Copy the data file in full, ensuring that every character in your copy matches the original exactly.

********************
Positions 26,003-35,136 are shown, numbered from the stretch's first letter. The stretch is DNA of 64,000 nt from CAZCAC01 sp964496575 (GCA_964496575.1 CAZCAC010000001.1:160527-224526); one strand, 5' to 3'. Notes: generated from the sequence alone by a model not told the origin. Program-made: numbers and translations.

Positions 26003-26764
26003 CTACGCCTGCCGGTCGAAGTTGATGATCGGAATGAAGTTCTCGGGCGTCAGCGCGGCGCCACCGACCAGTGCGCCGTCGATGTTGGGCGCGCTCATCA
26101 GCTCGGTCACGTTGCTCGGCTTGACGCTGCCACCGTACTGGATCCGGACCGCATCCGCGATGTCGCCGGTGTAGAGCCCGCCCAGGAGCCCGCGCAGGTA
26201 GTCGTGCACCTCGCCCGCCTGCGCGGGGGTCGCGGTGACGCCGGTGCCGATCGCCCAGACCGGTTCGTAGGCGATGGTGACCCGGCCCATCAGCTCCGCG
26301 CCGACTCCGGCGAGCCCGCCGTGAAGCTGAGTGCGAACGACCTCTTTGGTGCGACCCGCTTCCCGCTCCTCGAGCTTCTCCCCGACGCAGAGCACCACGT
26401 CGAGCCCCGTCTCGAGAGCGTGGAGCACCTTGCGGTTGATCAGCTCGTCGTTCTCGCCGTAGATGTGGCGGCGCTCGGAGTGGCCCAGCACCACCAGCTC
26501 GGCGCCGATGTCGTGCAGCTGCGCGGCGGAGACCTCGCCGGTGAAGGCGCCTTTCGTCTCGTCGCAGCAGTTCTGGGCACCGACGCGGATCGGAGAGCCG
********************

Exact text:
Positions 26,003-35,136 are shown, numbered from the stretch's first letter. The stretch is DNA of 64,000 nt from CAZCAC01 sp964496575 (GCA_964496575.1 CAZCAC010000001.1:160527-224526); one strand, 5' to 3'. Notes: generated from the sequence alone by a model not told the origin. Program-made: numbers and translations.

Positions 26003-26764
26003 CTACGCCTGCCGGTCGAAGTTGATGATCGGAATGAAGTTCTCGGGCGTCAGCGCGGCGCCACCGACCAGTGCGCCGTCGATGTTGGGCGCGCTCATCA
26101 GCTCGGTCACGTTGCTCGGCTTGACGCTGCCACCGTACTGGATCCGGACCGCATCCGCGATGTCGCCGGTGTAGAGCCCGCCCAGGAGCCCGCGCAGGTA
26201 GTCGTGCACCTCGCCCGCCTGCGCGGGGGTCGCGGTGACGCCGGTGCCGATCGCCCAGACCGGTTCGTAGGCGATGGTGACCCGGCCCATCAGCTCCGCG
26301 CCGACTCCGGCGAGCCCGCCGTGAAGCTGAGTGCGAACGACCTCTTTGGTGCGACCCGCTTCCCGCTCCTCGAGCTTCTCCCCGACGCAGAGCACCACGT
26401 CGAGCCCCGTCTCGAGAGCGTGGAGCACCTTGCGGTTGATCAGCTCGTCGTTCTCGCCGTAGATGTGGCGGCGCTCGGAGTGGCCCAGCACCACCAGCTC
26501 GGCGCCGATGTCGTGCAGCTGCGCGGCGGAGACCTCGCCGGTGAAGGCGCCTTTCGTCTCGTCGCAGCAGTTCTGGGCACCGACGCGGATCGGAGAGCCG